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Comment & Response
August 1, 2019

Design of Noninferiority Trials for Hypofractionated vs Conventional Radiotherapy Among Patients With Cancer

Author Affiliations
  • 1Department of Statistics and Actuarial Science, The University of Hong Kong, Hong Kong
  • 2Department of Biostatistics, MD Anderson Cancer Center, Houston, Texas
  • 3Department of Biostatistics, Harvard T. H. Chan School of Public Health, Boston, Massachusetts
JAMA Oncol. Published online August 1, 2019. doi:10.1001/jamaoncol.2019.2391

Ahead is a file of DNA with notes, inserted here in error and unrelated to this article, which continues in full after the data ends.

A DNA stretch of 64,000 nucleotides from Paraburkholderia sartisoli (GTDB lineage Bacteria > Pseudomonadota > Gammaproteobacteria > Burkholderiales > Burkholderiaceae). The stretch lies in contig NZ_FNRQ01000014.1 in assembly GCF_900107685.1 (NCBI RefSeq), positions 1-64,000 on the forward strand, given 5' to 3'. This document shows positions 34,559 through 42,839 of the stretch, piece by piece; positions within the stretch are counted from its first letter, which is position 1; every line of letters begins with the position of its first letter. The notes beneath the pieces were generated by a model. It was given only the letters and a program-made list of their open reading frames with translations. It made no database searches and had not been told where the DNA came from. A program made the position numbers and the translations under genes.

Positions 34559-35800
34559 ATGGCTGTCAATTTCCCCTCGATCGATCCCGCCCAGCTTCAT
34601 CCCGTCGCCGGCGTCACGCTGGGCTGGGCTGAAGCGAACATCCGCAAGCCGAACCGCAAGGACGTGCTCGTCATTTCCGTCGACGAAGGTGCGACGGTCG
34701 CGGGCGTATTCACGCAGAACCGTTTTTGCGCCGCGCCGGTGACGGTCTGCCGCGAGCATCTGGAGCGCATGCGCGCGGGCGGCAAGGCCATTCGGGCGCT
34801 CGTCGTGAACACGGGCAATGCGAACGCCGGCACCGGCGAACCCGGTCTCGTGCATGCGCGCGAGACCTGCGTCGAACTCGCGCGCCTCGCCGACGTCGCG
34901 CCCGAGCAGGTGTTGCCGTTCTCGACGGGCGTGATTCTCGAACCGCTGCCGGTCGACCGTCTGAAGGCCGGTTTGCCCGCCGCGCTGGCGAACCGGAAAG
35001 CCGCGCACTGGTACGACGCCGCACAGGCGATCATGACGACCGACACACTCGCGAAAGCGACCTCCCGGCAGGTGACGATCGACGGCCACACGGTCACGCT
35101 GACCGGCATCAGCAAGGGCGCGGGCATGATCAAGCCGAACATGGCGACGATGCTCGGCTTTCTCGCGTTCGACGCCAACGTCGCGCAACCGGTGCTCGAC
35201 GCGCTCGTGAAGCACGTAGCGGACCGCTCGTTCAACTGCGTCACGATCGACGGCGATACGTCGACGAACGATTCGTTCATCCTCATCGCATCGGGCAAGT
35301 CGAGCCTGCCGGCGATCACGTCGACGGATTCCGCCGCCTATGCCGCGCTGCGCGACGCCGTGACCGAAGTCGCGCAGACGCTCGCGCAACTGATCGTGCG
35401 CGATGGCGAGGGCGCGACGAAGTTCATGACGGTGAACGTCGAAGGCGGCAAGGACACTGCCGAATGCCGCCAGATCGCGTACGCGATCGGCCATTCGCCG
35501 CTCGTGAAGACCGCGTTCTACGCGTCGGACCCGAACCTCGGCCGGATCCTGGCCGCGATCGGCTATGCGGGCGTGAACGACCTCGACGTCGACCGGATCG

To the Editor Hypofractionated radiotherapy (HRT) is becoming increasingly popular in cancer treatment. Compared with conventional radiotherapy (CRT), HRT is delivered across shorter time frames in higher doses, potentially reducing costs and adverse effects while improving quality of life. Bruner et al1 demonstrated noninferiority of HRT to CRT among patients with low-risk prostate cancer in terms of disease-free survival. Wang et al2 conducted a similar noninferiority trial among patients with high-risk breast cancer. In both studies, the primary analysis was based on the difference in the 5-year survival rates; the study by Bruner et al1 used disease-free survival whereas the study by Wang et al2 used cumulative locoregional recurrence. The prostate cancer trial prespecified a noninferiority margin of 7%.1 Because the 5-year incidence of disease events with CRT was 14.7%, this design would have tolerated a 5-year incidence of 21.7% with HRT. Given the large noninferiority margin, the conclusion is unsurprising even before learning that the observed 5-year incidence of disease events was 13.7% in the HRT arm. Similarly, in the breast cancer trial, the 5-year locoregional recurrence with CRT was projected to be 6%, and the prespecified noninferiority margin was 5%.2 Thus, this design would have tolerated up to 11% locoregional recurrence in the HRT arm or almost double that of CRT. Given such a large noninferiority margin, the highly significant P value (P < .0001) is not surprising. The P value becomes increasingly significant as the noninferiority margin is increased. These examples highlight the importance of setting the noninferiority margin sufficiently narrow for the conclusion of noninferiority to be clinically meaningful.